to my father
As far back as I can remember, my father always had a pencil or a paintbrush in his hands, even when he was still working in publicity. There, beneath his fingers, plans were taking shape for the most beautiful buildings that were going to be built on the Riviera. It was a fairytale time for me, that child, when his studio was full of embossed paper, gilded paper, imitation suede and grass paper … There I found all the papers and coloured crayons in the world! It was in the 50s and he was already drawing on everything - he had a bee in his bonnet about personalizing everything with a dash of fantasy! This is how bicycles, fridges, mopeds, cars and telephones were systematically decorated with daisies, big mythological horses and even enchanted landscapes...
A little later in the 1960s, was the period when he began to pick up and collect old bolts and battered drain covers, some of which we found together, in the streets of Nice. These were all treasures that he brought back to his studio in our house, my horrified mother looking on. “I couldn’t leave on the ground such a lovely slab for engraving”, he would say.
Everything about my father spoke of abundance, joy and the jubilation of painting and working … His studio was full. Full of all the dreams, forgotten things and excitations a man can hold. They seemed to be dropped there like snatches of life. Passion lived here along with the music, colours and the smell of turps. On Thursdays it was my job to wash his brushes, which of course I tried to do just as he asked, turning them in household soap with all my heart. I was seven and this was an honour for me.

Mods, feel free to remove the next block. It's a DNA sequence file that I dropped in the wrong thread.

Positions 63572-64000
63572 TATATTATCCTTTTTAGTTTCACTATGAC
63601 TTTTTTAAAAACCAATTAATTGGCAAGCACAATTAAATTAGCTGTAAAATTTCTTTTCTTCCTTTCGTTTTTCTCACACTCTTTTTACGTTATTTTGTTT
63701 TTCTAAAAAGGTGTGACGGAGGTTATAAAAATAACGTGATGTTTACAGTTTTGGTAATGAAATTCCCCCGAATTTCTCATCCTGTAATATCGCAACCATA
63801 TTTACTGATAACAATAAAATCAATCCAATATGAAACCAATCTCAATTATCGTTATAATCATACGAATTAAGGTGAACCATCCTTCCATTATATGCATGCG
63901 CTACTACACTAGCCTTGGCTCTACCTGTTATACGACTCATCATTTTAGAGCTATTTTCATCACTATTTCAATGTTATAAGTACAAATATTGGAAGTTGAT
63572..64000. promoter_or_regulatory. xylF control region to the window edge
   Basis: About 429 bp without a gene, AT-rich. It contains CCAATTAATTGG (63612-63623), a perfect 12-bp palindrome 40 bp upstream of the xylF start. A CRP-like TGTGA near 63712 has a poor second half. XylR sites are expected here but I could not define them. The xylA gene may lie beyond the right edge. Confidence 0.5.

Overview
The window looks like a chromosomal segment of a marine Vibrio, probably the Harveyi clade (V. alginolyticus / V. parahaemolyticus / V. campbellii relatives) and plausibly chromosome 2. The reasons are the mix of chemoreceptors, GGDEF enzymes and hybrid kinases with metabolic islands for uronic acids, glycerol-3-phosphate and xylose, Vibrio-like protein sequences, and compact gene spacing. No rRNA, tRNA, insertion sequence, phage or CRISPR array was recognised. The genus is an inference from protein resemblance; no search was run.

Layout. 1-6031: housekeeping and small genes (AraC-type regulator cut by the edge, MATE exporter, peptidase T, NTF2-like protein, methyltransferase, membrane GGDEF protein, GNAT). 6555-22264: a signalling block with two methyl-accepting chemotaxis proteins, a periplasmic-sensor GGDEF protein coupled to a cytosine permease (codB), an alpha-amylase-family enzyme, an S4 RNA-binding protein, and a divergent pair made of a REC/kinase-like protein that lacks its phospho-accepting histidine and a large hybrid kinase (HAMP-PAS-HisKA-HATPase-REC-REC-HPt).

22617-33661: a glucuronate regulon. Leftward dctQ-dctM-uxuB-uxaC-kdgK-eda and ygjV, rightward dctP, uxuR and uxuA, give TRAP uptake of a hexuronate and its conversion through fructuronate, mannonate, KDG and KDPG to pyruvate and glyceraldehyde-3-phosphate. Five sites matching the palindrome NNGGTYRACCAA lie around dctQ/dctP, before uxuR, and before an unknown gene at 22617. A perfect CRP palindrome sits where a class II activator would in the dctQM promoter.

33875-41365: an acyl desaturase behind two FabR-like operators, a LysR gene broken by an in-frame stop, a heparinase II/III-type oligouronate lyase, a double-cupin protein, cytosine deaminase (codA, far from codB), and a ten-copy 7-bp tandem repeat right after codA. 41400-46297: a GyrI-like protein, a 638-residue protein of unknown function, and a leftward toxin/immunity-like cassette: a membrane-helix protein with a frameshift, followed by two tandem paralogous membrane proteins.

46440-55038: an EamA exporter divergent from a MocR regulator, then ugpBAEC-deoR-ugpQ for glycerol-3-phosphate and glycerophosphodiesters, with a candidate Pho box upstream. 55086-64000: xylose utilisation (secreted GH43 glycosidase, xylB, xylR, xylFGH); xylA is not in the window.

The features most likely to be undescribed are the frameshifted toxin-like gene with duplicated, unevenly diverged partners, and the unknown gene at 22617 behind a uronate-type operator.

The delight he found in the light, sea and immense sky he had discovered on the French Riviera was commensurate to the tragedy of the Shoah he had experienced as a young man, and subsequently put out of his mind for the next 60 years… It was a wound that continued to haunt him, night and day. His family came from Lithuania and he had saved their reminiscences, which he placed on his paintings like tatters of memory.
He drew in the way one writes, and he wrote in the way one draws. Drawing was for him an essential language, the basis for the whole of his work and his real signature. Pure, free, without artifice, its outline almost musical, according to him it was the soul of his creation. “Drawing is the symphony around which the orchestra of colours is established.”
“Drawing is the symphony around which the orchestra of colours settles.”